If the tube is not shiny it means that the wax layer is poor and needs to be restored. If the fabric is shown then let a professionst check it as it might lead to micro air leaks. Or worst.. Nothing that cannot be repaired though.

Before Image After Image


Mildew is very hard to be taken away, but a good treatment restores it at a very high standard. The process not complicated, but can bring to damages to the fabric.

At Big D® we do use specific chemicals which are granting the following result:

Before Image After Image


Another important point is the outern ring which unglues due to the straigh flow of the water. Nowadays new techniques are being followed in order to delete this proble, but if present check its condition and in case it needs to be patched with a planing triangle (see HERE what it is and how can be fixed).

Before Image After Image


If it is Hypalon most of the time everything can be fixed without changing the whole tube but (if it’s the case), we do produce brand new tubes providing 5ys warranty.

Before Image After Image

Do you want to restore your rhib? Contact Big D® on +356 77326435

What is the best material?

The Rhib industry is literally split in two.

Who works out inflatable done in PVC and who does them in Hypalon©.

Let’s make clear what are pro and cons of both materials once and for all.

What is PVC

PVC stands for Poly Vynil Chloride, and it is a plastic compound synthetized 150 years ago in Germany.

Originally it was a rigid material which has been modified in the early 20s in order to commercialised by Goodrich company.

Today around 50% of worldwide production is shared between China and Taiwan.

The material used modern inflatable devices is made of 3 layers: pvc, nylon structure, pvc.

Usually one side is smooth (the outern one), another shiny (which is the inner one, where the glue acts), it is mild resistant to UV and chemicals.

In order to resist to high temp (>90°) an inner net is present for tubes on bigger vessels.

There are two different techniques to seal PVC tubes: PVC GLUE and THERMO WELDING TECHNIQUE

GLUE is a very effective and cheap way to close PVC seams, but it is weaker.

PVC glue is very sensitive to heat, with high environmental temps or straight sun the glue softens and let air leaks occur.

Another weak point is the storage. Usually tenders and small rhibs are kept totally deinflated. Unfortunately this makes things worst, since glue dries in a specific position and once is inflated, it cracks.

Chinese manufacturers are usually producing Rhibs and dinghies with glued seams, you can recognize them by the typical “seam-bump”, an inner bend which helps holding air (see below picture).

ATTENTION: many SUPs and INFLATABLE BOARDS have glued seams and need a specific attention, please read here how NOT to store your SUP.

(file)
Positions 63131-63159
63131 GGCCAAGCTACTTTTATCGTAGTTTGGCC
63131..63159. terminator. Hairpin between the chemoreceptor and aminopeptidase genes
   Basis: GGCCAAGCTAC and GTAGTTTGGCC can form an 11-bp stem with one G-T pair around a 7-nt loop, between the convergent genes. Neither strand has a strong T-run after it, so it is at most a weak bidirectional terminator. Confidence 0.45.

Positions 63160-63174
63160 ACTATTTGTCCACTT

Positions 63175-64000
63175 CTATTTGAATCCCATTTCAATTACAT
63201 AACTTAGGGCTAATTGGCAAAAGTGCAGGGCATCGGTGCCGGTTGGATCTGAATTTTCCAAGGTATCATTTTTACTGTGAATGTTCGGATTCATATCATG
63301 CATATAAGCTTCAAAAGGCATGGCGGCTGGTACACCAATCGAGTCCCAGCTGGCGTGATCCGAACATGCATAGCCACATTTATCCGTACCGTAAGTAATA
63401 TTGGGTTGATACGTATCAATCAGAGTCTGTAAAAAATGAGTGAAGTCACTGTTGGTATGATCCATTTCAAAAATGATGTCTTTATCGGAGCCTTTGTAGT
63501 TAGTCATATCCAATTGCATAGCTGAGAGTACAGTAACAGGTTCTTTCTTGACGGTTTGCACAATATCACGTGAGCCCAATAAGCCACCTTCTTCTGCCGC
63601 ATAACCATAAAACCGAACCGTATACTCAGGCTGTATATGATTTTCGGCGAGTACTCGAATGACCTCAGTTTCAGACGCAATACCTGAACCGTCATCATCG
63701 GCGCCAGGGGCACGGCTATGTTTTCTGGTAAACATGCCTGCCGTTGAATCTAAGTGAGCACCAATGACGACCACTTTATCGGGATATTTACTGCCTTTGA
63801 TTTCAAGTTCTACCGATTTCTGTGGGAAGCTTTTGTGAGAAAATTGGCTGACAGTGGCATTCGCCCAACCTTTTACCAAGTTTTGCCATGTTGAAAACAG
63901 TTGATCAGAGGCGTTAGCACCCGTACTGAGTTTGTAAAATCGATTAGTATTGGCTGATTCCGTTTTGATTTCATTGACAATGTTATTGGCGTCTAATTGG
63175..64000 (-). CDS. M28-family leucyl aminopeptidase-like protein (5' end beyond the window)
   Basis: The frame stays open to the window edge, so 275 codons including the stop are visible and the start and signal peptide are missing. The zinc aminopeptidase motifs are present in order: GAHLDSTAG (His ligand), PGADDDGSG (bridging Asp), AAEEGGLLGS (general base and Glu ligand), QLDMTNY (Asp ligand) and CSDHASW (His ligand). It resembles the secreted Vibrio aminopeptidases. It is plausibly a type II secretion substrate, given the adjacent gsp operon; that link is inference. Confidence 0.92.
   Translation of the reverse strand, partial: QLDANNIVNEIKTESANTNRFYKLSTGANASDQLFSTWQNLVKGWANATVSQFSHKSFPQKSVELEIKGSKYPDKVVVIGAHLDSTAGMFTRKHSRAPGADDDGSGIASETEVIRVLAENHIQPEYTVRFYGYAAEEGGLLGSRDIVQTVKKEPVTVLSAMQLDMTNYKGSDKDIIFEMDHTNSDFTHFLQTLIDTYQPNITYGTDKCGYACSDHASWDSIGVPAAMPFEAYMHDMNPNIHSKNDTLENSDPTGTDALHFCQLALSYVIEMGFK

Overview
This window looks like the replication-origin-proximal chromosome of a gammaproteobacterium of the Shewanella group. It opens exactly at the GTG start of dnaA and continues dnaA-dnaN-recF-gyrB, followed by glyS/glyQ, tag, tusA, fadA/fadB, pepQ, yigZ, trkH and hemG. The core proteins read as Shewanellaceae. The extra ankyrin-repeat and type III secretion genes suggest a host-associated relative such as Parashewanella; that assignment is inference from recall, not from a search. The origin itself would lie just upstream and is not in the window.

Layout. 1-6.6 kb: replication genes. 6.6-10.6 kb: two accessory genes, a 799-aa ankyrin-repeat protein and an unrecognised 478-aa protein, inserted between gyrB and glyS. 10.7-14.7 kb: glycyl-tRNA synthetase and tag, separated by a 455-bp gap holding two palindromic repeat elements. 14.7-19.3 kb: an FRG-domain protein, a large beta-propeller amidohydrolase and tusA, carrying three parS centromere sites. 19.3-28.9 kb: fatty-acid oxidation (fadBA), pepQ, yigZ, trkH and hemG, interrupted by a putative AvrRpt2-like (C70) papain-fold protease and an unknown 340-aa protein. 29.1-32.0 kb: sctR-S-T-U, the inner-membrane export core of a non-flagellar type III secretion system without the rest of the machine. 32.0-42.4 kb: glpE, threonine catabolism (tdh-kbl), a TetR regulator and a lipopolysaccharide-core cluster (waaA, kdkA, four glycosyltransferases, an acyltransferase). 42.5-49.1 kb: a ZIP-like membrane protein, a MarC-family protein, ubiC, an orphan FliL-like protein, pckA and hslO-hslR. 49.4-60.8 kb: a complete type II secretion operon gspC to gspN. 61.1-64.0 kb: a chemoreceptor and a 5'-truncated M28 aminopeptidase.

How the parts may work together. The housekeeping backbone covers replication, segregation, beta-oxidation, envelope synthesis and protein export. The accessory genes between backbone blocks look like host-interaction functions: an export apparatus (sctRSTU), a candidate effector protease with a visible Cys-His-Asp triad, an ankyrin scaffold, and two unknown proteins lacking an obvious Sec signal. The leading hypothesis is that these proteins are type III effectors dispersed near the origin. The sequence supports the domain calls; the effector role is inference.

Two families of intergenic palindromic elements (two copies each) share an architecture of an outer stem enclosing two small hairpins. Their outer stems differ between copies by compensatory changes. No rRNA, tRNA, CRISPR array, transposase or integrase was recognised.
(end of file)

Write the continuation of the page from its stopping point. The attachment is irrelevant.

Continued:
THERMO WELDING TECHNIQUE is the safest seam and is possible on PVC manufacturing only. Zodiac and Bombard are two of the major brands which are using this technique (the hull is anyway glued in the standard way).

There is a specific category using thermo welding and are devices which need HIGH PRESSURE.

Thermo weldic can hold up to 15PSI against the 2 of the glue.

These devices are SUPs, windsurf boards, and racing catamarans (such as Topcats).


  • cheap fabric
  • high number of producers
  • cheaper fixings


  • low glue life expectation
  • high attention needed
  • thermo welding in certain time is impossible to fix with same fabric performance

For the above reasons, glued tubes are not installed above 20ft vessels.

What is HYPALON©

Hypalon© is the nickname for a more complicated chemical.

It is a base of PE with synthetic rubber, it’s very resistant to chemicals, extreme temperatures and UV.

Originally developed by DuPont, today the leading hypalon producer is ORCA by Pennel et Flipò, which added two layers of neoprene allowing an impressive color chart and fabric textures.

Hypalon is formed by 5 layers: treated rubber coat, neoprene, nylon fabric, neoprene, rubber.

The only way to close Hypalon© tubes is HYPALON© GLUE.

It can be used even normal neoprene glue, but it is not designed for high resistance use.

Today, as said, the most important supplier in terms of quality and design is ORCA by Pennel et Flipò Belgium, which is the only one producing military standard but there are Chinese manufacturers which are making lower but good standard products.

BIG D® is a certified ORCA Hypalon© repairer.


  • original hypalon if treated good stands forever, you can still find 30/40years old Rhib
  • high variety of color/textures
  • can be used on big Rhibs (even over 40 feet)


  • material much more expensive than PVC
  • takes longer to fix
  • on final product, price is much more expensive related to PVC